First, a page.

You may be wondering what is the desired relationship between an organization’s senior leadership team (SLT) and its enterprise portfolio management office (EPMO)? The attributes of such a relationship should include open and timely communications, consistent decision criteria and clarity of business objectives, roles, and decisions.

Open and Timely Communications

Open and timely communication is key to the success of any relationship, including the relationship between an organization’s senior leadership team and its EPMO. Confidence and trust are only cultivated through openness and honesty. An effective enterprise portfolio management office will be prepared to resolve conflicts in a timely manner, efficiently relay critical information to relevant parties, make sure information was received and understood and provide the tools to increase understanding when necessary. From training programs to budget concerns, being honest and keeping communications as timely as possible is the best way to ensure a successful relationship between these two critical teams.

Consistent Decision Criteria

In order to ensure a consistent framework for decisions, which in turn fosters a healthy relationship between an organization’s senior leaders and its EPMO, it is essential to first develop a strong set of criteria and metrics. It’s equally important to apply those decision criteria consistently. Ideally, the decision criteria is established after determining the organization’s mission-critical goals and objectives and weighing each one by its value to the company. After choosing a set of criteria based on the most vital goals and objectives, it will then be possible to align each of these criteria to the potential benefits it represents for a given program during the decision-making process. The final step is developing a set of metrics to support these criteria during the life cycle of the project / program / portfolio.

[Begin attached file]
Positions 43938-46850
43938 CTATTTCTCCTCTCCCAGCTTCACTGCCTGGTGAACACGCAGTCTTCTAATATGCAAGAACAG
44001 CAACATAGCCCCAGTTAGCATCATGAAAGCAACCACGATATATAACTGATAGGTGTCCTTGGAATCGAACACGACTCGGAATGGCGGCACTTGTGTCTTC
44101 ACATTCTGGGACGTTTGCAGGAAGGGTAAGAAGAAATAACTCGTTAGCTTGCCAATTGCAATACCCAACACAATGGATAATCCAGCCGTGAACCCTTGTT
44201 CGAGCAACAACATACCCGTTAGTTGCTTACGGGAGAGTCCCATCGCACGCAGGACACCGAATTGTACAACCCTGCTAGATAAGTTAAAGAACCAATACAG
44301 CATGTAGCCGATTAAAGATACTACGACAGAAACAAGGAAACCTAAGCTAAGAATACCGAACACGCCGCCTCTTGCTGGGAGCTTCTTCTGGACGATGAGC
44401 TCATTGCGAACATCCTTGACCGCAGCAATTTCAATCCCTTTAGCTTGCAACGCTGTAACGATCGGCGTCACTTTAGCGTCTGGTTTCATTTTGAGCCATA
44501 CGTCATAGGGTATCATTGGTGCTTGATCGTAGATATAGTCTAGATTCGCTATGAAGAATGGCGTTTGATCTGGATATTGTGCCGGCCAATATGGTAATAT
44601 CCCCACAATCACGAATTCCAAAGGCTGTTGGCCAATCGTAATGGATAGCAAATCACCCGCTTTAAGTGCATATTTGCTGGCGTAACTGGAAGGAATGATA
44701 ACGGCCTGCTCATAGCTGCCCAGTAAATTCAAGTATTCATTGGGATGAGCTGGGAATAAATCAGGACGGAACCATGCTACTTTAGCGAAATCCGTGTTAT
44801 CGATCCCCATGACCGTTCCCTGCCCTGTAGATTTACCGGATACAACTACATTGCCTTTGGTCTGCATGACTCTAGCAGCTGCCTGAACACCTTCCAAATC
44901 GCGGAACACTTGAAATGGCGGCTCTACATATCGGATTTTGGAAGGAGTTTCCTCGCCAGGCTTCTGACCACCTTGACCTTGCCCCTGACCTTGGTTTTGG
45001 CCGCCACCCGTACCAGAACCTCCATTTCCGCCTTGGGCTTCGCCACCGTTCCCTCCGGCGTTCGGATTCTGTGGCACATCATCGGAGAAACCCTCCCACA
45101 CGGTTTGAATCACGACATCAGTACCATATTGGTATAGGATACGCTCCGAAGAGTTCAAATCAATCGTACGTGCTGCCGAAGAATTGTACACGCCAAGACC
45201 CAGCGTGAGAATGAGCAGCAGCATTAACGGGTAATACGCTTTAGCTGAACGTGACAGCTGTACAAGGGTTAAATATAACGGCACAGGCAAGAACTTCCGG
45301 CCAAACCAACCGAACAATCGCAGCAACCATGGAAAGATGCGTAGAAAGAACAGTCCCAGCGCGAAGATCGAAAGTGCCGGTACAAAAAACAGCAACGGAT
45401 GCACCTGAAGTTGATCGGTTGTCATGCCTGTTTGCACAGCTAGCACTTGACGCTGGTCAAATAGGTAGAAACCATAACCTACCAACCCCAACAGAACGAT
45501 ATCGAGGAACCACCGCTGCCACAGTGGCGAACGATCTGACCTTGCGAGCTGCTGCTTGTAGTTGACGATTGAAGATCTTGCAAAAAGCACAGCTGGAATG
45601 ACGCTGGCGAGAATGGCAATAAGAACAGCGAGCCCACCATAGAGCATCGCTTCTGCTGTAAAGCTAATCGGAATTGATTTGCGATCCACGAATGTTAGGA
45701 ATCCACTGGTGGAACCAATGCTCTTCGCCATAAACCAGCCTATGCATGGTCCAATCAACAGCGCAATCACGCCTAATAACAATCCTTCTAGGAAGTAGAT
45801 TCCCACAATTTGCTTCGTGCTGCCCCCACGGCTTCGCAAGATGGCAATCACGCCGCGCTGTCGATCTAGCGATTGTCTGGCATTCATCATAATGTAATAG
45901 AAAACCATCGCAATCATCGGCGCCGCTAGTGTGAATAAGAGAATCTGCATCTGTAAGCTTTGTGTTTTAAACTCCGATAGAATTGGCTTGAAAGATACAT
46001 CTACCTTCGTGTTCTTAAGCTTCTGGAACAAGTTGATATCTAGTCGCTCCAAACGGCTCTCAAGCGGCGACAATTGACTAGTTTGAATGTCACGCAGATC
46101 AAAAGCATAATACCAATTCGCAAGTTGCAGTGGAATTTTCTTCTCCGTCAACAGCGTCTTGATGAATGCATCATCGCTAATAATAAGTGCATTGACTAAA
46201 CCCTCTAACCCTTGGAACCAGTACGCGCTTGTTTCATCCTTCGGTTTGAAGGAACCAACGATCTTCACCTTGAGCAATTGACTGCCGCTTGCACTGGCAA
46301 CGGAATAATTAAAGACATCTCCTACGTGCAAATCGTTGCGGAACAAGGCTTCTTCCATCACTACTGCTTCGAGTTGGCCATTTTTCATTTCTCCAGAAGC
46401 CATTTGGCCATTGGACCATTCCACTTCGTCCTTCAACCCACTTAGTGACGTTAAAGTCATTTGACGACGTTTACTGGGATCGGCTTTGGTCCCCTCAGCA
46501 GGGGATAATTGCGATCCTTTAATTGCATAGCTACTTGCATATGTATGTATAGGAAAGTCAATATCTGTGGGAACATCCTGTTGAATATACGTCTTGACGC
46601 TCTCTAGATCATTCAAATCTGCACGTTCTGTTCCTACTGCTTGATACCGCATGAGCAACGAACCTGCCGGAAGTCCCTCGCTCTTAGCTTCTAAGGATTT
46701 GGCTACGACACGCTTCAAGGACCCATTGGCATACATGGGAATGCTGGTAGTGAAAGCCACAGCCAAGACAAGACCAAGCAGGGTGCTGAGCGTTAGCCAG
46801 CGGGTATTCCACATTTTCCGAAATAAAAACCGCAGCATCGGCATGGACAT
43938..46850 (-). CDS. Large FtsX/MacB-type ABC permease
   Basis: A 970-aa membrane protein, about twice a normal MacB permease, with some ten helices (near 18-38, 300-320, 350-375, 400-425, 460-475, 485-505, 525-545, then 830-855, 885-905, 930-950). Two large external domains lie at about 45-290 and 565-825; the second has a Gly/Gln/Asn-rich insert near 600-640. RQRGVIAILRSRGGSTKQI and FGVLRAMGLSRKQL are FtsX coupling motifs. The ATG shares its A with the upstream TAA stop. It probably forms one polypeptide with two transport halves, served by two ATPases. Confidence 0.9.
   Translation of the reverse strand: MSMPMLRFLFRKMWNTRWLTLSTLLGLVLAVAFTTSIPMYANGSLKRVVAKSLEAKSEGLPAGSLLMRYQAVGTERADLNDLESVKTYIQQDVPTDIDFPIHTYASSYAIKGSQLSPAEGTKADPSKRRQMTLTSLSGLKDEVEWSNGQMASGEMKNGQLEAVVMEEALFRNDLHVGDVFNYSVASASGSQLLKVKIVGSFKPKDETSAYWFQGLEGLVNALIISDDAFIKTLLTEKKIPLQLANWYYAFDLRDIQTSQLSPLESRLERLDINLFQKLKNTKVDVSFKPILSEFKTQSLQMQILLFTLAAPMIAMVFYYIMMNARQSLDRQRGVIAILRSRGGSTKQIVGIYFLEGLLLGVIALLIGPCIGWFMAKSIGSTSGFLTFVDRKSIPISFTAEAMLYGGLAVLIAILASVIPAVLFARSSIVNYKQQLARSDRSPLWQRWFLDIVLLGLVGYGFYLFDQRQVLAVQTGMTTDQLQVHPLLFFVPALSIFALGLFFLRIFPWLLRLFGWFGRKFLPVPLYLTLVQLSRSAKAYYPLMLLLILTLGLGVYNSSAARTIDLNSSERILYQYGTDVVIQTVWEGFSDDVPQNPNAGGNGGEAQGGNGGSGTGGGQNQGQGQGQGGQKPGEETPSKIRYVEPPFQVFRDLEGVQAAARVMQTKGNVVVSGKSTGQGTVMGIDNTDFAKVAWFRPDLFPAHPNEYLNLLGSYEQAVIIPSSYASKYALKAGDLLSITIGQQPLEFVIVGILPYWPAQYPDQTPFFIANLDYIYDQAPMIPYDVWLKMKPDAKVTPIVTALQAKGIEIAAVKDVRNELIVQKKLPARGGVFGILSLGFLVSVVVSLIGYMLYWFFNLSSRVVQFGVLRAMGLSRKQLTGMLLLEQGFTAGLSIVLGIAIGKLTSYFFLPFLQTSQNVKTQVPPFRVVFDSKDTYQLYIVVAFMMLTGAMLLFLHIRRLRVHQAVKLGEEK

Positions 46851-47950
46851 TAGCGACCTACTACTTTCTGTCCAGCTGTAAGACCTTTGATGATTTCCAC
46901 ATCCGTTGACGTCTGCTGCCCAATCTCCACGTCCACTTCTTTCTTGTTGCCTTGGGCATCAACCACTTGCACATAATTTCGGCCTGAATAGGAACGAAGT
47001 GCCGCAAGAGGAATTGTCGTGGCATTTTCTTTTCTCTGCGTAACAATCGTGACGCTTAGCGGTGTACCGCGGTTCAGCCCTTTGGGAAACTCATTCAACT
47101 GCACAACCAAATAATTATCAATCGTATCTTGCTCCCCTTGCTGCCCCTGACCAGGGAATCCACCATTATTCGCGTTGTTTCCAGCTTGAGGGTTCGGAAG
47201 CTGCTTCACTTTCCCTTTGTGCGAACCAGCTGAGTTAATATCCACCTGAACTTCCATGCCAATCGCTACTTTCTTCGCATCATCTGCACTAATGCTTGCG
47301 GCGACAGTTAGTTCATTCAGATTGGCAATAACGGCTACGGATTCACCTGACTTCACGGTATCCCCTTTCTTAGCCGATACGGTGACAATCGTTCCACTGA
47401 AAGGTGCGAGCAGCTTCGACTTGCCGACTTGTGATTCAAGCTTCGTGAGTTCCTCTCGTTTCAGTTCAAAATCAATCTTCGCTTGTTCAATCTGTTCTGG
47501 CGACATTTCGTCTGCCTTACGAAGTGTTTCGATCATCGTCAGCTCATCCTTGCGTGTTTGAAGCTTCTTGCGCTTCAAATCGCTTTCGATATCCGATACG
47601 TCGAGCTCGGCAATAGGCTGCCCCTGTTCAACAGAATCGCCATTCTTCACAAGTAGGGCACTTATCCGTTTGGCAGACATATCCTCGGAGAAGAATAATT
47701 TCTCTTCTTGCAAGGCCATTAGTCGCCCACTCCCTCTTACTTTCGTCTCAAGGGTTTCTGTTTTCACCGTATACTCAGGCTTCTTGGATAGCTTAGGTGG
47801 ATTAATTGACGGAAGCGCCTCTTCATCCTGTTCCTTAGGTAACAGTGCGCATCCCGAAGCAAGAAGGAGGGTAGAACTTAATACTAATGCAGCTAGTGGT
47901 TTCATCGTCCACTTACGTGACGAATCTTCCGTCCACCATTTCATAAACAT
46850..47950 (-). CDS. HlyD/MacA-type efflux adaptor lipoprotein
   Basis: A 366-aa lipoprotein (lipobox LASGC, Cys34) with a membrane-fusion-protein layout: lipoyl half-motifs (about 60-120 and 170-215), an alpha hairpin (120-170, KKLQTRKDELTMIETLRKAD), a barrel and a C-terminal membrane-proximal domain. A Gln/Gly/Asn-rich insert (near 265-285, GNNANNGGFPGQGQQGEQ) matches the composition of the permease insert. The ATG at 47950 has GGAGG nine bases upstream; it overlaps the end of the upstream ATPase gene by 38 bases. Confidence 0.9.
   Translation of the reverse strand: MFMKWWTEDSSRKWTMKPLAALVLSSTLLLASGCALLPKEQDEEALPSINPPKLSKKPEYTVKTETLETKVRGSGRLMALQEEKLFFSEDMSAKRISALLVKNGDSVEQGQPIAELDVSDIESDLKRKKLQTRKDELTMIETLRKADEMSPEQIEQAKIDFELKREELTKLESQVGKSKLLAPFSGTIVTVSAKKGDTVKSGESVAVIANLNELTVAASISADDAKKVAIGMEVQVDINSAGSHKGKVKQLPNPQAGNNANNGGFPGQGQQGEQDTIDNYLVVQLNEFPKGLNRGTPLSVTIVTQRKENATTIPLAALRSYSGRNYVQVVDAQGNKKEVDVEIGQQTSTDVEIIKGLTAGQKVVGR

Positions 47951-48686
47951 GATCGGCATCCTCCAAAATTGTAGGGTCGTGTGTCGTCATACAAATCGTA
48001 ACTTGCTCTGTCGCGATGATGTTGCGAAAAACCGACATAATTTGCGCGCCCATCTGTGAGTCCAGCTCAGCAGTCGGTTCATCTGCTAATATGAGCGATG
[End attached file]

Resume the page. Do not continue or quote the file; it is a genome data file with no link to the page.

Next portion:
Clarity and Transparency

Clarity and transparency are two different, but similar, concepts that each have their place in the relationship between a firm’s senior leadership team and its enterprise portfolio management office. The EPMO must be clear about its practices, and senior leadership must be clear about the company’s goals, objectives and leadership roles. Transparency in the decision-making process is also essential to achieving the kind of trust and confidence that is necessary for all successful professional relationships. With transparency, members of the senior leadership team are able to make their inputs, outcomes and processes completely visible to the necessary stakeholders. This is needed to foster the kind of open communications all organizations should be striving for.

Clarity, on the other hand, is about reducing confusion and complexity by making information completely clear and digestible to the other party. This does not necessarily imply complete transparency, though. An EPMO might be very clear about its inputs and outcomes, for instance, without making all of its processes transparent to the senior leadership team. Depending on the situation, one might be more appropriate than the other, but without either, facts are replaced by speculation and assumptions creating a foundation for miscommunication and finger pointing neither of which fosters a successful relationship between your senior leadership team and your enterprise project management office.

There is no one-size-fits-all answer to the question of the enterprise portfolio management office’s relationship to its senior leadership team. With consistent decision criteria, open and timely communications and clarity of business objectives, roles and decisions, however, it’s much easier to ensure a productive and effective relationship that contributes to the company’s success. This is worth investing time, money and effort into as the return is disproportionately high given the result that is an organization moving in the same direction.

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